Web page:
State Supreme Court upholds verdict against coal company
By Tom SearlsStaff writer
The state Supreme Court upheld a Mingo Circuit Court ruling Wednesday ordering a coal company to provide potable water to people whose water supply has been contaminated.
Residents of four Mingo County communities said Rawl Sales & Processing Co., a subsidiary of Massey Energy Co., had destroyed their water quality. The Mingo County court had ordered the company to provide emergency temporary drinking water to people whose water supply has been contaminated.
Instead, Rawl appealed the order to the state Supreme Court, where justices unanimously rejected their arguments and declined to hear the case Wednesday. The original 2006 circuit court order said the firm should provide bottled water each week to 194 people in the Lick Creek, Rawl, Merrimac and Sprigg areas. After the company refused, residents received water from the Mingo County Office of Emergency Services.
The order is related to litigation accusing Rawl of contaminating wells with coal slurry. Circuit Judge Michael Thornsbury noted it would be up to a jury to decide if the firm is responsible for polluting the water system, but issued the order because a preponderance of “evidence tends to implicate the defendant.”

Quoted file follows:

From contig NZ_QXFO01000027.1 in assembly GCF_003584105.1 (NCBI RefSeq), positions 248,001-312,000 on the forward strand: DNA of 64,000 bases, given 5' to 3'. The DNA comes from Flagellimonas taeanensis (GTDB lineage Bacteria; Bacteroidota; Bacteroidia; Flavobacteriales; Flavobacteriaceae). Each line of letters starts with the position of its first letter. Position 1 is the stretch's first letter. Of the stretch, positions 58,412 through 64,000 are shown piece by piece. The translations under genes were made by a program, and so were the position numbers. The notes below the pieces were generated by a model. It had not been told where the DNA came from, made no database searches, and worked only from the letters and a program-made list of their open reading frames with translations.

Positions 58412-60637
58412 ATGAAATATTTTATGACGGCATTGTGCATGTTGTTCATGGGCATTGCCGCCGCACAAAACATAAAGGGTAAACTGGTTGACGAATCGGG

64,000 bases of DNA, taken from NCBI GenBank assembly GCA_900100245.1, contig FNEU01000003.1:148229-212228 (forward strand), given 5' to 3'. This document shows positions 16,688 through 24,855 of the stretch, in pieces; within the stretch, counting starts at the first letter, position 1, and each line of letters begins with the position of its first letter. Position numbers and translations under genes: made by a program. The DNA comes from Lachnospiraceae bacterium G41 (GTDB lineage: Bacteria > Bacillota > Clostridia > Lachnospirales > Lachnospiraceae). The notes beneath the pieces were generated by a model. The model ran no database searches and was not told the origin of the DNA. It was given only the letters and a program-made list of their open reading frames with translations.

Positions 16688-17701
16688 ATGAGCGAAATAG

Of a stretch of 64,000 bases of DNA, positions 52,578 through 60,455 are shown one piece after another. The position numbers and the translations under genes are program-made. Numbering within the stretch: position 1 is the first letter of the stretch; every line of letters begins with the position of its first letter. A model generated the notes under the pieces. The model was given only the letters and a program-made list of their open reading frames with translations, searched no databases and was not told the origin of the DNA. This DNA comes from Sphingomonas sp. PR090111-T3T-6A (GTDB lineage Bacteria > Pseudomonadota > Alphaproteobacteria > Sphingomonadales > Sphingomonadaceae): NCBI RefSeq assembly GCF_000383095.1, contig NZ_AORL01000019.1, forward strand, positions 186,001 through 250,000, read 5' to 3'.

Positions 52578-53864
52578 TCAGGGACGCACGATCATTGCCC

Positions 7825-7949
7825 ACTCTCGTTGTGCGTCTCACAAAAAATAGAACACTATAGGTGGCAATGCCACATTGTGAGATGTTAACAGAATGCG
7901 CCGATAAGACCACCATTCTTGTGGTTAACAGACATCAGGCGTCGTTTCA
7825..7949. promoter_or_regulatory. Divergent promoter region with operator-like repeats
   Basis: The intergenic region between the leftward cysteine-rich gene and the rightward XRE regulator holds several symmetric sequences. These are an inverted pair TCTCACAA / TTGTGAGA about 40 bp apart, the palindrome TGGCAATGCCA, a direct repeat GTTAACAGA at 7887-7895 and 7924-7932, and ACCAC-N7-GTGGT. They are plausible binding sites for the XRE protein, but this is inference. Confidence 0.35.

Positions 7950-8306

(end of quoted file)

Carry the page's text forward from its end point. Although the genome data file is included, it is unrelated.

Rawl’s appeal maintained that most of the plaintiffs hadn’t proved they live near contaminated water.
But while the Supreme Court upheld the circuit court ruling, it comes a little late. Using federal Abandoned Mine Lands money, water lines from the city of Williamson have already been extended to the residents.
The circuit court held the order in abeyance only until potable water was available to the residents.
About 450 plaintiffs have sued Massey and Rawl over the alleged contamination since September 2004, according to a Massey quarterly report to the U.S.
Securities and Exchange Commission. Massey said in the filing that its insurance should cover the damages.
Attorneys for both sides could not be reached for comment Wednesday.